I wouldn't have a single gal, the reason is plain to see, I cannot find a single gal who hankers after me. Jimmie Driftwood - I'm Young To MarryYeah, Jimmie Driftwood wrote The Battle of New Orleans. You know, "In 18 and 14 we took a little trip..." Johnny Horton recorded the song and scored a big hit with it in 1960. But you may not have known that Jimmie (James Corbett Morris) wrote nearly 6,000 folk songs, 300 of them were recorded or published by such stars as Eddy Albert and Johnny Cash. The former school teacher also won several Grammies and helped save the Buffalo River in Arkansas from being dammed.
Jimmie, also known as Jimmy after he left RCA, was born in Mountain View, Arkansas in 1907. He made Arkansas his home for most of his 91 years, spending most of his later years in Timbo.
He originally started setting his poems to music as a way to teach history to his students. His voice and music were very simple and charming. His songs dealt with courtin', life in the Ozarks, the Revolutionary and Civil Wars, American folklore and even Sea Shanties! The music was usually a guitar (Chet Atkins played guitar on The Battle of New Orleans album) accompanied by a bass and mouth-bow. The mouth-bow that Jimmie used was actually like a shorter version of the bow from a bow and arrow. Because of the size he was able to get a "fatter" sound out of it. Jimmie also used a handmade guitar made by his great-grandfather, Elija Morris. Jimmie claims to have used this guitar on every one of his recording sessions.
Driftwood's Battle of New Orleans album was a family favorite when I was growing up. Originally we were thrilled with the "hells" and "damns" that were sprinkled throughout the record, but in later years, the simple beauty of the songs made it a coveted prize for whichever family member was able to hoard it. One year, while in temporary possession of the album, I wised up and made myself a cassette copy.
In the mid-eighties, a friend and I were driving across the southern part of the US, just two goofy guys on a road trip. At one point in Arkansas, I was playing cassettes of some of my favorite music to help pass the time. We just happened to be in Mountain View when I ejected an XTC tape and popped in my copy of The Battle of New Orleans. Within minutes we stumbled upon a sign for the Driftwood Barn! Jimmie had the barn built to have a place to perform, which he did regularly for free. I had no idea at the time that he was even from Arkansas. It was a purely random event. We gleefully set the camera on the hood of the car and dashed to the front of the barn to have our pictures taken with Jimmie's grinning likeness on the sign above us. Later, we drove around to try to find out if Jimmie was playing anywhere or if we could meet him. A lady, working at one of those Royalty Freeze places with a giant ice-cream cone in front, informed us that he had recently been in an accident with his wife and was currently "laid up." We continued east.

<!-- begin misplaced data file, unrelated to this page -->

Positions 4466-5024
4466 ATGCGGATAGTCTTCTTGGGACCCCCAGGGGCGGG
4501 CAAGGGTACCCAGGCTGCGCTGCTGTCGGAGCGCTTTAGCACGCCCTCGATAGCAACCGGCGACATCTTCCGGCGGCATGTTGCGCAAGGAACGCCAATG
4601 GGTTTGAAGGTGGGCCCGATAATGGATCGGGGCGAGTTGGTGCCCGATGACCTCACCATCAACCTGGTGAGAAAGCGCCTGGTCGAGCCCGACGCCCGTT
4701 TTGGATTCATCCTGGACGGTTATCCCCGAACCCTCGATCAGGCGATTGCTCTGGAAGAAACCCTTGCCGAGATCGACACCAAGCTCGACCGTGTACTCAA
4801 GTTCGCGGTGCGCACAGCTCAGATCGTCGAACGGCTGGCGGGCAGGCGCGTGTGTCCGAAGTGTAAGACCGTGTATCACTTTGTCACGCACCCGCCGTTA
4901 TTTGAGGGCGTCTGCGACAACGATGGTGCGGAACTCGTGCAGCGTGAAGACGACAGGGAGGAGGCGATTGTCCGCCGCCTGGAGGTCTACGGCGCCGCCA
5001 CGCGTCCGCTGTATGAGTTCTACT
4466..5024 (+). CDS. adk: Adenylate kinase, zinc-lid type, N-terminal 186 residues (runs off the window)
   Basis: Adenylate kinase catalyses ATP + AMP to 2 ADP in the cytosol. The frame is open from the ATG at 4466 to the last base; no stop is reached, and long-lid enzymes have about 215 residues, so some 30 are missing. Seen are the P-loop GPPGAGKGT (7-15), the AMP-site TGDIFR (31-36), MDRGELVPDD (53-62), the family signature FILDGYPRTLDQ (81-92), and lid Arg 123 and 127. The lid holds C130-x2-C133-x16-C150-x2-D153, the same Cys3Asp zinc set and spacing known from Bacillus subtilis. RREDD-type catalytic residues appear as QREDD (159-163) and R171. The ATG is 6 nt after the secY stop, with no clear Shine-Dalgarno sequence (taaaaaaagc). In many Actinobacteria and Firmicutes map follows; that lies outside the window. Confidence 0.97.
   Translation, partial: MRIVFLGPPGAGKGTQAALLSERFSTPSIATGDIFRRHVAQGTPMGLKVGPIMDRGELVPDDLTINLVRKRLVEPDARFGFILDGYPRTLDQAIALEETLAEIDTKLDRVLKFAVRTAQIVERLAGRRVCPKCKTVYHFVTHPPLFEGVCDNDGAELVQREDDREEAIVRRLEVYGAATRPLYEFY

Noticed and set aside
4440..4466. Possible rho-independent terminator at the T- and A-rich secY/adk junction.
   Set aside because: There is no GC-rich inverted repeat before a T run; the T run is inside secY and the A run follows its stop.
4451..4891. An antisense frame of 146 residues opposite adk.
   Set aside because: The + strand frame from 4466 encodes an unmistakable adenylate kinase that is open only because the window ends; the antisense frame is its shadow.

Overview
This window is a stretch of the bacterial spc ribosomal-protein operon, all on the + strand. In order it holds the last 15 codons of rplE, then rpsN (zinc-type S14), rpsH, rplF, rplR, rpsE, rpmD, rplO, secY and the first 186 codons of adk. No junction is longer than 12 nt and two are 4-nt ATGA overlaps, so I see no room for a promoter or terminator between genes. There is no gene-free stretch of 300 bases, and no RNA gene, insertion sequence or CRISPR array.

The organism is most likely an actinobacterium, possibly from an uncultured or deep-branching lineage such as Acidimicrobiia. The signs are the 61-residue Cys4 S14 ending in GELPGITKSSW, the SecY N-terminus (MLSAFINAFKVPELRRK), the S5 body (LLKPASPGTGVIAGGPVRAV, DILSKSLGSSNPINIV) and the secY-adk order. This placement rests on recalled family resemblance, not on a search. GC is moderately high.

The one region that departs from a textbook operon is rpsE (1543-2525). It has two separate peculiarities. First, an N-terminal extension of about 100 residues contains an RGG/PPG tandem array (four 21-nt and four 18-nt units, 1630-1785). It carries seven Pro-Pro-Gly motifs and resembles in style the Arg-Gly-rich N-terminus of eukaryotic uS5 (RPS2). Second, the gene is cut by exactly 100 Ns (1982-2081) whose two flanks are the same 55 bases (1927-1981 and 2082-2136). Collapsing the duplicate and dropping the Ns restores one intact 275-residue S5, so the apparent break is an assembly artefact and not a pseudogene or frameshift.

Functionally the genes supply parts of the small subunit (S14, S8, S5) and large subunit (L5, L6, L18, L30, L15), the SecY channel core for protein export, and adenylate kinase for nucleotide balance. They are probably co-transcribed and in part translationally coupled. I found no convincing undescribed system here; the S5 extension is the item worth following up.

I found out this year ('99) that Jimmie died of a heart attack on July 12th, 1998. I've since heard that his hospitality was legend and that he would play for anyone who stopped by. We missed out on quite an opportunity.
Jimmie's records are quite hard to find and very popular amongst collectors. If you do come up with one, you will probably have to deal with some scratches and gouges because of it's age. If you can't find a mint record, there is a 3 CD set of Driftwood's songs called Americana that you can find on music sales sites - especially in Europe.
Pick up one of Jimmie's records if you can. You won't be helping Jimmie or his family much, but you will be doing yourself a huge favor.
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